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Executive Summary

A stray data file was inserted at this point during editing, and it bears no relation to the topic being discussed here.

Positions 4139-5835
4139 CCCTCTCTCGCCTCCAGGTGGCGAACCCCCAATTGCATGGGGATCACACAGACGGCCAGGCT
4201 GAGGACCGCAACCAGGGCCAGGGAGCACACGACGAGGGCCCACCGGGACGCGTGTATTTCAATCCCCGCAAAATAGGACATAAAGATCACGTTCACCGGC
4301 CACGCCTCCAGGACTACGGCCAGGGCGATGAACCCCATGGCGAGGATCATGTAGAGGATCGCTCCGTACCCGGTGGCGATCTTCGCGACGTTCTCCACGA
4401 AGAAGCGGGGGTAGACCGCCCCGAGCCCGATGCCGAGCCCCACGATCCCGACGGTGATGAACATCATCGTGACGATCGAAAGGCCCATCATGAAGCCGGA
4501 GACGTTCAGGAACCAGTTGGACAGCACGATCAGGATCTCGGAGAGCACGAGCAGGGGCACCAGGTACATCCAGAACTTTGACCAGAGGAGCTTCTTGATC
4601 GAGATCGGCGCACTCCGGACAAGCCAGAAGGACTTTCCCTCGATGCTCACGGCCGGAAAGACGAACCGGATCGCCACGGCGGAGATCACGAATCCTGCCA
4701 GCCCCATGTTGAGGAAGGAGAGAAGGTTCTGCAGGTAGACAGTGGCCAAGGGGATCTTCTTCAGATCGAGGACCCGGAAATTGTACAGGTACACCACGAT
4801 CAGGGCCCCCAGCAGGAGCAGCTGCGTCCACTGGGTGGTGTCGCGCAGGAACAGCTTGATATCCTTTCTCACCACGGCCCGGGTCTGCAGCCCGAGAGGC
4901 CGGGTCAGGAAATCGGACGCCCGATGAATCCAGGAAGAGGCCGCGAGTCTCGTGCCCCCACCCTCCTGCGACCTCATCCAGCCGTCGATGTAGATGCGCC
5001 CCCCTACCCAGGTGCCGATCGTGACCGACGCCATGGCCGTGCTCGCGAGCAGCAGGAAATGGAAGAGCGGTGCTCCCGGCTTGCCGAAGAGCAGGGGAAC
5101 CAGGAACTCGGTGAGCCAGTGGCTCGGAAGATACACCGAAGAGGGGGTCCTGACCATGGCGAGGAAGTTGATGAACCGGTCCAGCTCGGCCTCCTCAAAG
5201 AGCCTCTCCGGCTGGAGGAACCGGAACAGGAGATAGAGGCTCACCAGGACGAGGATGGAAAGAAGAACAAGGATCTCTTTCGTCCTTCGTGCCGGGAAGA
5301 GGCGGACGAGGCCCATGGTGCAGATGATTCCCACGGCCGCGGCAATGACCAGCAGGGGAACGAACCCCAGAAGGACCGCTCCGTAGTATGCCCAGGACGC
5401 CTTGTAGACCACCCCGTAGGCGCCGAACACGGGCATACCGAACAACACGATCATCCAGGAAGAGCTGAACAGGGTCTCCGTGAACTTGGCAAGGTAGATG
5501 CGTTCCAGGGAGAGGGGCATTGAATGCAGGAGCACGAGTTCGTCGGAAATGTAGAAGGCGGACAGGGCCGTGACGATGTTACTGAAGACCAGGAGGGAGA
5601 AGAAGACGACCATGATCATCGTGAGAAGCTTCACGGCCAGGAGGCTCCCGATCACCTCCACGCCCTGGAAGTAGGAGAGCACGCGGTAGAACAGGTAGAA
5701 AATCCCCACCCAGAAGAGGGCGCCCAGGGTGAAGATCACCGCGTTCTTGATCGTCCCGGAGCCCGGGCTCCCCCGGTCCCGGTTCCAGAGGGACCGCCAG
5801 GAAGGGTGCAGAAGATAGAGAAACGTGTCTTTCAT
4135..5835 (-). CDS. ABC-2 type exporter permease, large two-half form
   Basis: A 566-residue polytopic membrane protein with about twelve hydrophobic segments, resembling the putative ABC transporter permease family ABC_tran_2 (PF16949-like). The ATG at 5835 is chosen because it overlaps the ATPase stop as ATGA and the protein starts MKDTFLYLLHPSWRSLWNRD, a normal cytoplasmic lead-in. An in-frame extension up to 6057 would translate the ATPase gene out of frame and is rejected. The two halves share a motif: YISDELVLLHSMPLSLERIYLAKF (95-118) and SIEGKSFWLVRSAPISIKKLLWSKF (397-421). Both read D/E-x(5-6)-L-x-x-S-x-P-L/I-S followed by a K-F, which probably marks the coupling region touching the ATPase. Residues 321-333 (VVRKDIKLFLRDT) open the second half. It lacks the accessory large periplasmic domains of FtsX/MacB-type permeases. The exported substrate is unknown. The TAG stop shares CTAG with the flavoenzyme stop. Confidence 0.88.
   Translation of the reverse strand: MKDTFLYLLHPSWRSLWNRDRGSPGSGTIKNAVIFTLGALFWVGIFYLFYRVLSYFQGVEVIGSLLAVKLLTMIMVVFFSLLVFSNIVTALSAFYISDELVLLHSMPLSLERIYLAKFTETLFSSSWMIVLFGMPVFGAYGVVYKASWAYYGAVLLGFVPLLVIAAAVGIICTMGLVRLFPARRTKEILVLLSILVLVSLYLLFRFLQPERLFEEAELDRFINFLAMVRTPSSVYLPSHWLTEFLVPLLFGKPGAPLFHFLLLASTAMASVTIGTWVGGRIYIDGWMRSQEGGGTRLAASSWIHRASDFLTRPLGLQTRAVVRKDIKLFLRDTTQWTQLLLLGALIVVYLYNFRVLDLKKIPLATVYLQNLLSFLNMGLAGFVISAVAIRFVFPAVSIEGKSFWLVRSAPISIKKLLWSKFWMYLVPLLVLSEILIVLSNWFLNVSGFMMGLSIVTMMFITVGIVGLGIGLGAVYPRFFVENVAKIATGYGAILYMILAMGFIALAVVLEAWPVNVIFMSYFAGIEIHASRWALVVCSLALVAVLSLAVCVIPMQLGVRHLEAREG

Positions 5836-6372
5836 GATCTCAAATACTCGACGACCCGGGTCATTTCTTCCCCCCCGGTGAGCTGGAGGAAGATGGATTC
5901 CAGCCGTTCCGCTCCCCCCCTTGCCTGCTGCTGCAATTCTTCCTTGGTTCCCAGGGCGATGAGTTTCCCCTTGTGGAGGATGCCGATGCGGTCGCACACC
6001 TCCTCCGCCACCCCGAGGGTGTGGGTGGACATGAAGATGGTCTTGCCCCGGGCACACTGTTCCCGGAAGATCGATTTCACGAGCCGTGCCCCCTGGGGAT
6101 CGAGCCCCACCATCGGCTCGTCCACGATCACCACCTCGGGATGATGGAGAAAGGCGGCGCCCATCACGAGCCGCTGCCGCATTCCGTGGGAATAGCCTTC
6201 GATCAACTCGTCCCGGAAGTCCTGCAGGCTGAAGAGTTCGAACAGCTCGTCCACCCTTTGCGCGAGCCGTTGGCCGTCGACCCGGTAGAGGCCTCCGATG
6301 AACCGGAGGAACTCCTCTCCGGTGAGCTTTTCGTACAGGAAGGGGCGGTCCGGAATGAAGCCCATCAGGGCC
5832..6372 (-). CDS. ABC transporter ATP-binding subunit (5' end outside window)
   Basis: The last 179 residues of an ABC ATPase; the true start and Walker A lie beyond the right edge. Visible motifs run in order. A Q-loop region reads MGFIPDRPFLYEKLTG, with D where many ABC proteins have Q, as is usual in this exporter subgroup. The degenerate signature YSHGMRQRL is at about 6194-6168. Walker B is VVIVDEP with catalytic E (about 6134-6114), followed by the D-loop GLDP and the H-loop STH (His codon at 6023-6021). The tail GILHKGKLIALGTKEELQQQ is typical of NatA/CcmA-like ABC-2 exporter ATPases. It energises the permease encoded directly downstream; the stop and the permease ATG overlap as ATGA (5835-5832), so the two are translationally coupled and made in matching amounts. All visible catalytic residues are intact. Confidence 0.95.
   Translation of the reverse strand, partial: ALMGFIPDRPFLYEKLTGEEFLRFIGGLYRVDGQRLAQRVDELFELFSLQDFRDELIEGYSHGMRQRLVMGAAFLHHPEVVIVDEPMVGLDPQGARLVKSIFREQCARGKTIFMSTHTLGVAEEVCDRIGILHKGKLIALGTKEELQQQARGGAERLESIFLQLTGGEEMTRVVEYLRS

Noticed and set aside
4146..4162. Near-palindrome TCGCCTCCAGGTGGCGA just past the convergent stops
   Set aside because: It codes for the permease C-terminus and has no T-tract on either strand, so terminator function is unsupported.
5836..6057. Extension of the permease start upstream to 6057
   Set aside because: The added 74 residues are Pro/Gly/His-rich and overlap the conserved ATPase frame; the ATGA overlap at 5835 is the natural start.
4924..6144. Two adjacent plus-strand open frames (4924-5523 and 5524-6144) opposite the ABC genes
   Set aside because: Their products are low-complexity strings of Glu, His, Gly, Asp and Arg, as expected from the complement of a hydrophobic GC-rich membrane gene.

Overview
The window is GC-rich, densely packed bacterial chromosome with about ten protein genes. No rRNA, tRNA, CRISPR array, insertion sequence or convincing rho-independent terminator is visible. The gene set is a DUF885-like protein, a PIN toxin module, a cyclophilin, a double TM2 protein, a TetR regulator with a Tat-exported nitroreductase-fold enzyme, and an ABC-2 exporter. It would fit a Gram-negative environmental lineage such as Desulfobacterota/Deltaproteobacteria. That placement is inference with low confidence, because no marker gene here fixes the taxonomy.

Knoll's full NDA for Isoptin-SR, sustained-release verapamil, should give the original branded versions of the calcium channel blocker a formulation advantage over generic competitors for three years. It also makes verapamil the first calcium channel blocker to have an approved indication for hypertension. A full NDA for the sustained release product was approved by FDA on Dec. 16. Searle's branded version Calan-SR was approved through the Knoll NDA as part of the verapamil licensing agreement. By going the full NDA route and presumably submitting clinical studies on the sustained release formulation, Knoll and licensee Searle are eligible for three years of exclusivity under the ANDA/patent law. The combination of the sustained-release dosage form and the new hypertension indication could give Knoll and Searle and opportunity to promote product differentiation vs. the generic forms of verapamil. Generic competition to the standard dosage forms of Isoptin and Calan began on Sept. 24, on the second anniversary of the signing of the ANDA/patent restoration law. Knoll also is close to FDA approval for a hypertension claim for the standard product. Isoptin (immediate release) recently received an "approvable" letter from FDA ("The Pink Sheet" Dec. 1, "In Brief"). Previous brand experience with protected indications has shown exclusive labeling claims to be of limited use in forestalling generic competition. The double-lock of labeling and a unique dose form, however, may create a stronger protection for Knoll and Searle. By being first to receive the hypertension claim and a one-a-day formulation, verapamil, which has been running third among calcium channel blockers, has a chance to gain ground on Pfizer's Procardia (nifedipine) and Marion's Cardizem (diltiazem). Knoll's I.V. verapamil has been on the market since 1981 for treatment of cardiac arrhythmias and the oral dosage has been available since 1982 for the treatment of angina. Knoll has an oral supplemental NDA pending for the anti-arrhythmia indication. The sustained release verapamil NDA for hypertension was filed in October 1983. Knoll estimates that currently about 15% of verapamil prescriptions written by physicians are for treatment of hypertension. The sustained release product, to be marketed by Knoll as Isoptin SR and Searle as Calan SR, was launched Dec. 18. The price to wholesalers for Isoptin SR is $47.40 for a bottle of 100; the average wholesale price for Calan SR is $28.44 for a bottle of 60. Knoll is manufacturing the supplies for both sustained release formulations in Germany. The 240 mg, capsule-shaped, scored sustained release tablet is indicated for once a day dosage in the morning. If adequate response is not obtained, the dose may be titrated upward to an additional half tablet in the evening or one tablet every 12 hours. The immediate-release oral verapamil is available in 80 mg and 120 mg tablets; the usual initial dose is 80 mg three or four times a day. Knoll and Searle press material compare verapamil with beta-blockers, specifically propranolol. For example, both firms cite a study of 142 hypertensive patients published in the Oct. 24/31 Journal of the American Medical Association by Luigi Cubeddu, MD/PhD, et al. The cubeddu study found "verapamil lowered blood pressure more effectively than propranolol in black and white patients." The press material also quoted the investigators' conclusion that "verapamil was equally effective in blacks and whites, whereas propranolol was more effective in whites." Knoll's press release also states that "unlike beta-blockers, Isoptin can be used in patients with chronic obstructive airway disease." It maintains that "Isoptin is also effective in elderly patients, while beta-blockers are often less effective in lowering blood pressure in persons over 40 years of age." Knoll further states that "Isoptin does not impair physical activity, as beta-blockers often do." Discussing verapamil's side effect profile, Knoll stated that the most frequently reported reaction is constipation, occurring in 8.4% of patients. In contrast, Knoll said diuretics are "known to have potentially serious side effects including potassium depletion" and beta blockers "are frequently associated with such side effects as fatigue, impotence, mental confusion, and depression." The approved labeling for sustained release verapamil does not compare the calcium channel blocker to beta blockers. Labeling mentions beta blockers solely with regard to concomitant use with verapamil. The labeling states that "controlled studies in small numbers of patients suggest that the concomitant use of Isoptin [Calan] and oral beta-adrenergic blocking agents may be beneficial in certain patients with chronic stable angina or hypertension, but available information is not sufficient to predict with confidence the effects of concurrent treatment in patients with left ventricular dysfunction or cardiac conduction abnormalities." Labeling adds that "the combination can have adverse effects on cardiac function." The labeling warns that verapamil "should be avoided in patients with severe left ventricular dysfunction (e.g., ejection fraction less than 30% or moderate to severe symptoms of cardiac failure) and in patients with significant ventricular dysfunction if they are receiving a beta adrenergic blocker." It also notes that "occasionally, the pharmacologic action of verapamil may produce a decrease in blood pressure below normal levels which may result in dizziness or symptomatic hypotension. The incidence of hypotension observed in 4,954 patients enrolled in clinical trials was 2.5%."

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